news One of Australia’s most successful and experienced technology entrepreneurs has published an extraordinary analysis of the NBN company’s technical model, highlighting the sheer stupidity of speed tiers on a fiber network which offers essentially unlimited speeds, as well as a wide range of other obvious problems.
Stephen Baxter is one of Australia’s most successful technology entrepreneurs by any measure.
The entrepreneur launches his first startup, the ISP SE Network Access, in his mid-20’s. The business was eventually sold to OzEmail and Baxter went on to co-found PIPE Networks, one of Australia’s most successful telcos. The business laid fibre cables around Australia before listing on the ASX and selling for some $373 million.
Baxter instantly became one of Australia’s richest technology entrepeneurs, and has gone on to further success, becoming a leading light of Australia’s early stage investment and venture accelerator communities and finding popular acclaim as a ‘Shark’ on Ten’s Shark Tank program.
However, the entrepreneur has a very dim view of the current structure of Australia’s National Broadband Network project.
Yesterday Baxter posted an extraordinary article deconstructing the NBN project and highlighting many of the ridiculous ‘home truths’ which continue to plague the project. We very much recommend that you click here to read the whole article.
Baxter noted that the current debate about the NBN was largely limited to whether it should feature ‘fibre’ or ‘copper’-based broadband technologies.
However, he said, there were a whole slew of other issues associated with the NBN which weren’t being discussed.
“I encourage people who want to be informed to research these topics – where research isn’t reading the blogs of pundits!” wrote Baxter. “I am out of the telco game and have no dog in this fight – I just want a real debate fuelled by facts where experts get to supply the facts, not politicians, theorists, academics and those NBN fans who want ‘NBN or bust’ because ‘NBN and bust’ is an option here.”
One of the main issues highlighted by Baxter about the NBN was the ridiculous nature of the current NBN speed tiers.
Currently, users and ISPs who use the NBN are largely restricted to a series of speed tiers — 12Mbps, 25Mbps, 50MBps, 100Mbps and 1Gbps.
However, Baxter pointed out that if you truly wanted to use the NBN project to unlock innovation in Australia, the company should provide only one speed tier — the maximum.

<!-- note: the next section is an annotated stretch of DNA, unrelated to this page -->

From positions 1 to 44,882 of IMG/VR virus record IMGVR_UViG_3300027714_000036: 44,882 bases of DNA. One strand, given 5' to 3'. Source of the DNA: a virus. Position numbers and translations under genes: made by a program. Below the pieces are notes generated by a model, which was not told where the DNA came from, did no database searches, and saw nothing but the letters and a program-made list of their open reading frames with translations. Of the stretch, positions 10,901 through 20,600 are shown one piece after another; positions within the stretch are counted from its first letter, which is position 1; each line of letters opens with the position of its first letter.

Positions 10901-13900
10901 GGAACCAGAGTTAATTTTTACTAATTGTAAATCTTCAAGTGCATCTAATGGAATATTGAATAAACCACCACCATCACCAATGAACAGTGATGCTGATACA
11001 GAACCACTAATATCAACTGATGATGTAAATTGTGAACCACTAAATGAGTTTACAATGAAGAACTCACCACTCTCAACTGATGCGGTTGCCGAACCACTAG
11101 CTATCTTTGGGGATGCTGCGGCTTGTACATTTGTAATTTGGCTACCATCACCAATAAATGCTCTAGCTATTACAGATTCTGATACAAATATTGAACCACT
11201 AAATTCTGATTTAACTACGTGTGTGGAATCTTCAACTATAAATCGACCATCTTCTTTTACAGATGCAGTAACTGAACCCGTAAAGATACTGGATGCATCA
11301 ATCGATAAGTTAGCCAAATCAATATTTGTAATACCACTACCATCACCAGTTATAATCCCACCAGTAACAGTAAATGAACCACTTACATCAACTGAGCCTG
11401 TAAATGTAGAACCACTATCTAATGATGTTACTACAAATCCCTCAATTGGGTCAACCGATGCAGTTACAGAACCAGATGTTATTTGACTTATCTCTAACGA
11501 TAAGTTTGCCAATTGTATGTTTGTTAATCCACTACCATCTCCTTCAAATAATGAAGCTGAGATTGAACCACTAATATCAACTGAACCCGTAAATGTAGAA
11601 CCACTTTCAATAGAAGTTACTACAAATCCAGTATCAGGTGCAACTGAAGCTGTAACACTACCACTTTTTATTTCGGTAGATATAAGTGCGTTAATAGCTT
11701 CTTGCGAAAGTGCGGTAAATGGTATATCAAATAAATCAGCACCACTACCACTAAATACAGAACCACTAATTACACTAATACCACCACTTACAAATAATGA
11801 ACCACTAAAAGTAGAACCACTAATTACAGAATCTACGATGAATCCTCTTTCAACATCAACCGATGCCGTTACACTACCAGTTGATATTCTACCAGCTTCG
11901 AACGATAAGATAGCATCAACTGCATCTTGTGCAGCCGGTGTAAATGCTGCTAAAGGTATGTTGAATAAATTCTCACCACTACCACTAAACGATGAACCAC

He pointed out that when telcos deployed networks such as the NBN, the cost of operating this infrastructure would be the same, regardless if it operated at 1% of capacity or 95%. The only extra costs relating to downloads come when users pull data from outside the network — usually from outside Australia.
“If you build and own a network it has a fixed cost to operate – so why would you bother to set speed hurdles for customers to access it?” wrote Baxter.
“… why do we have access product speeds such as 12/1, 25/5, 50/20, 100/40 when the network operational cost for everybody to run at top speed (up to 80Mbit/sec on FTTH) does not increase?”
Baxter related the NBN situation to the use of similar infrastructure — roads.
“I pay one charge to use the road for my car – registration, a little more through petrol but I can regulate that through fuel efficiency choices. I do not get charged more if I travel at 100km/hr instead of 85km/hr, nor do I get charged more if I fill all 5 seats instead of just one. Why don’t we have this approach to the network ? Why can’t we view NBN more as a road network in the way it is paid for, used and charged for?” he asked.
A related issue which Baxter highlighted was the Connectivity Virtual Circuit charge built into the NBN, which sees ISPs charged more if their users use more data.
Baxter pointed out that under previous, non-NBN structures, this construct did not exist at all, with such costs being “fixed and known” rather than fluid as it is under the NBN.
The CVC charge was only included in the NBN model, Baxter wrote, because the Government wanted the project to make a commercial return on the project and ensure its NBN investment remained off the Federal Budget.
However, he said, the fact was that high-usage applications such as Netflix had shown the reality that this model was “broken”.
“If the network costs no more to operate then why charge more to the end user, why do we ration a service that has no coupled cost for additional use?” he wrote.